Changing Stripes

Tiger Army's Nick 13 finds success writing for himself

"Any line-up is like a marriage," says Nick 13, leader of Tiger Army and one of the best practitioners of psychobilly. "You hope it will work, and it either does or it doesn't." Speaking from a stop on the Warped Tour, Nick 13 (born Kearney Nick Jones) is happy with the stability of the current line-up. He has reason to be.

Since their inception over a decade ago, Tiger Army has seen three drummers and two bassists exit for a variety of reasons, some of them tragic. Former drummer Fred Hell was shot in 2003, with one bullet lodging in his brain. Although he tried to come back, Hell departed the band in light of his injuries a year later. The current rhythm section of Jeff Roffredo and James Meza has proven to be a steady and worthwhile addition.

"We're three years and almost 200 shows into it," says Nick 13, "so I'd call it a stable configuration."

Touring in support of Music from Regions Beyond, the band's fourth effort, Tiger Army is at a fascinating crossroads. For years, their interesting blend of punk and rockabilly has created a healthy critical buzz and resulted in sold-out shows in and around their Los Angeles base. Nick 13 has decided to expand the band's sound on the latest effort and has done so without fear of alienating the band's dedicated cult audience.

"The backlash has happened to some extent, but I write for myself first," says Nick. "Whether others like it or don't is not my primary focus."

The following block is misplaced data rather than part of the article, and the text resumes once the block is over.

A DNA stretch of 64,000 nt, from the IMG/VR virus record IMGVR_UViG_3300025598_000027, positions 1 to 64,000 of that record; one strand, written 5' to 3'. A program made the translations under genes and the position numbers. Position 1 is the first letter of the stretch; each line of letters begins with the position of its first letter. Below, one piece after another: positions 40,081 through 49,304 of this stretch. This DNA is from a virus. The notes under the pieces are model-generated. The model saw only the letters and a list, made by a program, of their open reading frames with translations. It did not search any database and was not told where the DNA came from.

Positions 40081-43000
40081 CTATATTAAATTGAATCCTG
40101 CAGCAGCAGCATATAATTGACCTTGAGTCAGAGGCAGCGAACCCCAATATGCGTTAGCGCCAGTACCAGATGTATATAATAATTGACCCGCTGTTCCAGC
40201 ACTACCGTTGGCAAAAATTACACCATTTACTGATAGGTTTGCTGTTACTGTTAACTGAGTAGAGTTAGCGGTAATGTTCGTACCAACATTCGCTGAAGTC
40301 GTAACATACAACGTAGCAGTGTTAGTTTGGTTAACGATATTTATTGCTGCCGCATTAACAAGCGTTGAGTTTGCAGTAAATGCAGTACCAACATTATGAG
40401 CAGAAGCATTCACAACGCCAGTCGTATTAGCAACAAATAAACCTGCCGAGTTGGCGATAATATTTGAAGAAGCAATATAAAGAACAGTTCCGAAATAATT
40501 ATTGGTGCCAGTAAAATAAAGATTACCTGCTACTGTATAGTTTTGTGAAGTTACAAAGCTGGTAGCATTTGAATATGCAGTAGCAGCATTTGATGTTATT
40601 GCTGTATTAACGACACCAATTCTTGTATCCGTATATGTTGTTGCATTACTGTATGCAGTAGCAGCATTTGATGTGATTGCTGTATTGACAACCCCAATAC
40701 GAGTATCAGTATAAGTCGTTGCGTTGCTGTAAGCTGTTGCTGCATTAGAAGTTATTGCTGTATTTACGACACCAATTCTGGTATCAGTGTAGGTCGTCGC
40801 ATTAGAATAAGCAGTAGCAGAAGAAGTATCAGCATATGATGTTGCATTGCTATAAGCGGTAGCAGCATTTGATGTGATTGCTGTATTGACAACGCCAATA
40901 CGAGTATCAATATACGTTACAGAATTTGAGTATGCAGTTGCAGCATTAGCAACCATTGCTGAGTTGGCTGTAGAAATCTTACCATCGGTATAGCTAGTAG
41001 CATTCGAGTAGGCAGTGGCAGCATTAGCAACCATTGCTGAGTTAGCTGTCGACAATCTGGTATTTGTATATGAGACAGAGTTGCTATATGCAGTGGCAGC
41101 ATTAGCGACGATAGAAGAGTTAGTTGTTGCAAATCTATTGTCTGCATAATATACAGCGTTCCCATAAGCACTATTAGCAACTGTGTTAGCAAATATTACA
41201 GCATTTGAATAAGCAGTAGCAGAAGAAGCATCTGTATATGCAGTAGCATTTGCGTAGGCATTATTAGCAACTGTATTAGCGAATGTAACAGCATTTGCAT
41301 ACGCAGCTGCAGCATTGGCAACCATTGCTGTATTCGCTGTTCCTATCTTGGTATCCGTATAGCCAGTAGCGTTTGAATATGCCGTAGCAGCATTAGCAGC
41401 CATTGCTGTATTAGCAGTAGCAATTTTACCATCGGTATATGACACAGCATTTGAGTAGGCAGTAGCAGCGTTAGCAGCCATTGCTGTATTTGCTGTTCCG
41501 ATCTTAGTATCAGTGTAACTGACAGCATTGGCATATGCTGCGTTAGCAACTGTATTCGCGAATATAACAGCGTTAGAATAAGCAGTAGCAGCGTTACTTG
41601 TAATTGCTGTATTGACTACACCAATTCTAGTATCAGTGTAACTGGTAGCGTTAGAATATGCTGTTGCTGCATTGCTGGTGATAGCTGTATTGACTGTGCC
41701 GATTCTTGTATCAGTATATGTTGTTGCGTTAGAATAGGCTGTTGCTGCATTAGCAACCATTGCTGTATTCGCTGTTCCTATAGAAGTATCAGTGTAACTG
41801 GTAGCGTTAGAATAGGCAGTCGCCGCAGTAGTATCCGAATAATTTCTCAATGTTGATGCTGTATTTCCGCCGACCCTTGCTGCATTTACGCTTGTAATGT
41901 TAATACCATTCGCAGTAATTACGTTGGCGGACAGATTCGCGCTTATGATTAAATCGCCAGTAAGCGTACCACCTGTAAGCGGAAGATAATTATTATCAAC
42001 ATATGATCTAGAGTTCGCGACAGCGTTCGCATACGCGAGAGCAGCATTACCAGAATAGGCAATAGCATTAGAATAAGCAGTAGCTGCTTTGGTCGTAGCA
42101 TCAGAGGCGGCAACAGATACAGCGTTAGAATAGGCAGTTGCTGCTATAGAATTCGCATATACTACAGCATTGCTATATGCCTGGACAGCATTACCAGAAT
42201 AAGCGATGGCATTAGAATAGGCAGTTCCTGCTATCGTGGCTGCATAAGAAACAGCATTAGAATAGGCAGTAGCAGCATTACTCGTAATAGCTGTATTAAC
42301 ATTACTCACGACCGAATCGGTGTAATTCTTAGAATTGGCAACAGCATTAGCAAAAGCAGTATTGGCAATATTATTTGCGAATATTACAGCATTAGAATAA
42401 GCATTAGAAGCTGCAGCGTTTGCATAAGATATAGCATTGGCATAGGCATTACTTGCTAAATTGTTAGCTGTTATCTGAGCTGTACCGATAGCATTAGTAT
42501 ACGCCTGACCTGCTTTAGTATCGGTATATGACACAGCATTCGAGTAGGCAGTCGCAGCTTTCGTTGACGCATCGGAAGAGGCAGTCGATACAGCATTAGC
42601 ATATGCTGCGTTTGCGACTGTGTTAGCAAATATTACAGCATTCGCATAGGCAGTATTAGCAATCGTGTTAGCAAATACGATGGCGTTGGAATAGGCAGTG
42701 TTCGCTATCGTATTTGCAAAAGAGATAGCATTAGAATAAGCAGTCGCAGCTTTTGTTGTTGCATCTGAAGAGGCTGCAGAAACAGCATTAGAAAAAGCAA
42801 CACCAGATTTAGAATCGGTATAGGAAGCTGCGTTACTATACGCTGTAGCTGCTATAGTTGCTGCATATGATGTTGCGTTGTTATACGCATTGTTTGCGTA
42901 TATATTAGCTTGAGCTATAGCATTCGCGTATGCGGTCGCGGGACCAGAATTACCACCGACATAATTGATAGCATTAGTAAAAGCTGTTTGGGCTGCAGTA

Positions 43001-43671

The major reason for this backlash would be "As the Cold Rain Falls," a lovely new track from Regions Beyond that sounds more like New Order than the Misfits. With its trance-like rhythm and icy keyboard flourishes, the song is a far cry from anything the band has ever done.

"Our music isn't as weird as it sounds on paper," Nick says. "Some of the influences are early punk and rockabilly, but there's also dark '80s UK post-punk."

"As the Cold Rain Falls" isn't the only departure on the new effort. "Hechizo de Amor" is an alt-country lament that wouldn't sound out of place on an Old 97's record, while "Where the Moss Slowly Grows" draws attention to Nick 13's baritone crooning and acoustic guitar playing in ways that might just confuse the average punk.

Being on the Warped Tour presents several new challenges as well, as Tiger Army sits on the bill with several of emo's heavy hitters, whose eyeliner-addicted fans are not exactly known for their tolerance of diverse musical styles.

"Still, our music isn't for everyone, but we've had pretty good luck finding the open-minded in the audience," Nick says.

 
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